The gospel of virtual reality according to Oculus

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The gospel of virtual reality according to Oculus

This past Saturday, I found myself in the front row of what felt like an old-time revival, only instead of religious zealots, I was surrounded by roughly 800 disciples of virtual reality. Onstage at the inaugural Oculus Connect VR developer conference, the high priests of the medium, Palmer Luckey, Brendan Iribe, Michael Abrash and John Carmack preached the gospel of presence -- the Holy Grail of virtual reality. Presence is a simple concept to grok once you've experienced it, though describing the feeling can be difficult. Essentially, presence is shorthand for what results when you fool the human brain into perceiving a virtual world as it does the real one.

Oculus is closer than ever to delivering that experience with its latest prototype headset, code-named Crescent Bay, but a consumer version is still a ways off. According to Oculus founder Luckey, "All the tech needed to build the headset we want exists, but not all of it is in such a form that you can buy it in mass quantities." So, while the world waits for manufacturing to enable a final consumer product, Connect attendees got a taste of what that commercially viable headset will deliver -- thanks to handcrafted prototypes built with rare engineering-sample components.

And what an experience it is. Crescent Bay is the best VR headset I've worn, full stop. You can read all about it here, but regardless of its current, fixable flaws, the demo with that prototype has me believing in the power of presence. And I suppose that's at least part of the reason why Oculus waited to hold its initial developer conference until now. VR's time draws near.

"Imagine you had a pair of magical goggles that would take you anywhere, instantly."

"We might as well be brains in glass jars with wires coming out of them." I'm back in the front row at Connect, listening to Abrash, Oculus' chief scientist, talk about direct brain stimulation and explain how humans perceive reality. He's been thinking about creating virtual worlds since the early '90s, and is a VR evangelist of the highest order. I mean that as a compliment. Abrash, while clearly awed and inspired by the technology's potential, possesses a pragmatic attitude about the current challenges facing both Oculus and VR in general. His day job is running Oculus' R&D operation, learning to understand human cognition and solving the most difficult problems facing VR. But what a salesman. He closes with: "Imagine you had a pair of magical goggles that would take you anywhere, instantly. Where would you go? ... What would you do? ... That's a powerful thought, and that's what VR can do."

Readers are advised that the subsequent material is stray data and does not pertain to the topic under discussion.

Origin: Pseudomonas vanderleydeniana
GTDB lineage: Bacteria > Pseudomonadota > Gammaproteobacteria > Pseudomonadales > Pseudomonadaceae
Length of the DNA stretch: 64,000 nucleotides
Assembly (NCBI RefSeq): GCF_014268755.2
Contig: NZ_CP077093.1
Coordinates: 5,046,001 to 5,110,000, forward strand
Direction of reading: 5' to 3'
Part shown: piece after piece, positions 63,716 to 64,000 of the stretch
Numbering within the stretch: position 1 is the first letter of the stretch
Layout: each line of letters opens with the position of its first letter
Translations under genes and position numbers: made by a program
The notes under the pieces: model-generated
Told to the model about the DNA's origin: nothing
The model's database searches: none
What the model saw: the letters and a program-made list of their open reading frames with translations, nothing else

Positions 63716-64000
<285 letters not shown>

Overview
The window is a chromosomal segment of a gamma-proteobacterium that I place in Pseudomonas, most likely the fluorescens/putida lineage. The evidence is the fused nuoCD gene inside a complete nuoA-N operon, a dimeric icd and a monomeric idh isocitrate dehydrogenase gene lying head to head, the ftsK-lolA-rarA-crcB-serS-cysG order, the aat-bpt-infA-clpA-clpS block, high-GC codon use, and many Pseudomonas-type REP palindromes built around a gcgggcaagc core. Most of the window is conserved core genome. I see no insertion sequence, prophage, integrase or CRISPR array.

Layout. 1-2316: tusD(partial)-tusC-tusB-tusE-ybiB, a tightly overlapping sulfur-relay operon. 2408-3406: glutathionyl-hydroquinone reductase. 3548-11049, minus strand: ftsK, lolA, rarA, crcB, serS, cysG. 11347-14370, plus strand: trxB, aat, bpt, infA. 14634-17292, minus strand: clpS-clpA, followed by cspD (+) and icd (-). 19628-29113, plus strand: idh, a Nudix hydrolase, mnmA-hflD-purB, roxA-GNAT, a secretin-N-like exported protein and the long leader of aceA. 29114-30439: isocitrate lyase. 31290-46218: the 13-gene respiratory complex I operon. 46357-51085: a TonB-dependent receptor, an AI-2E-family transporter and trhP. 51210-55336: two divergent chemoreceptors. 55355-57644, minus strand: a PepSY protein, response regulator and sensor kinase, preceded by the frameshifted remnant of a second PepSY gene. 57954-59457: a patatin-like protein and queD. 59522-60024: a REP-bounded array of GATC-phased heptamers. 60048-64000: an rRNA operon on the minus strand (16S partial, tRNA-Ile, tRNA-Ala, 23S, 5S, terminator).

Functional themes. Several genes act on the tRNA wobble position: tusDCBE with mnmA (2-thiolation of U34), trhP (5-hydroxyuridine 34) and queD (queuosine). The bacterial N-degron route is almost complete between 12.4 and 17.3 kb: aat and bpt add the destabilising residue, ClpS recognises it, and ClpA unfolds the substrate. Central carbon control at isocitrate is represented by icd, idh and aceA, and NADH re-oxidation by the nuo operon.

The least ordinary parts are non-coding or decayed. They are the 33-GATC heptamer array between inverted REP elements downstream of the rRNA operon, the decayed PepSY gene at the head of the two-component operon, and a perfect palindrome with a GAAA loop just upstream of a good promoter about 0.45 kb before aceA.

I'm sold and, at this point, I haven't even strapped on that Crescent Bay headset yet. "This is what it looks like when opportunity knocks," Abrash says. Everyone in the audience is ready to answer.

Oculus has long vowed not to release a consumer headset until that hardware is comfortable, affordable and can deliver on the promise of presence. Luckey wants as many people as possible to reap the benefits of VR, and for that to happen it's got to be a pleasant, desirable experience. Hardware's only half the solution, however, and that's where the developers come in. And by developers, Oculus means anyone making VR content. By and large, that's game devs, but there are cinematographers and other film industry converts in the audience. It makes sense that Connect is taking place in Hollywood.

Now I'm listening to Carmack, Oculus CTO, explain how he built his working relationship with Samsung and the myriad technical challenges he grappled with when building Gear VR. I wonder how many other non-technical attendees there are, and if they're having better luck keeping up with what he's saying. Carmack, I imagine, is as persuasive and pragmatic as Abrash, were I able to fully comprehend his words. He's speaking the language of coders and engineers at a pace that's difficult for me to parse. He talks for over an hour and a half without pause. I am humbled by his intellect. He opens with: "I don't actually have a presentation, but I can stand up here and talk about interesting things until they run me off the stage." So it goes... I think?

Oculus wants as many people as possible to reap the benefits of VR, and for that to happen it's got to be a pleasant, desirable experience.

The fact is, virtual reality is interesting, and has been for a long time. It's been a part of the cultural zeitgeist since The Lawnmower Man introduced VR to millions of moviegoers in 1992. Many have tried, and failed, to take the technology mainstream. We've been here before, over 20 years ago. Seemingly on the cusp of revolution, many heralded the dawn of the VR age. It was a false prophecy, doomed to remain unfulfilled thanks to hardware that couldn't deliver a truly immersive VR experience.

Abrash, Carmack and Luckey all believe that the work they're doing is hugely important and will change the world. It remains to be seen if VR will do so, but if it does, you can bet that Oculus will play a big part in the transformation.

On my flight home, it feels like Connect is the catalyst to make it happen.

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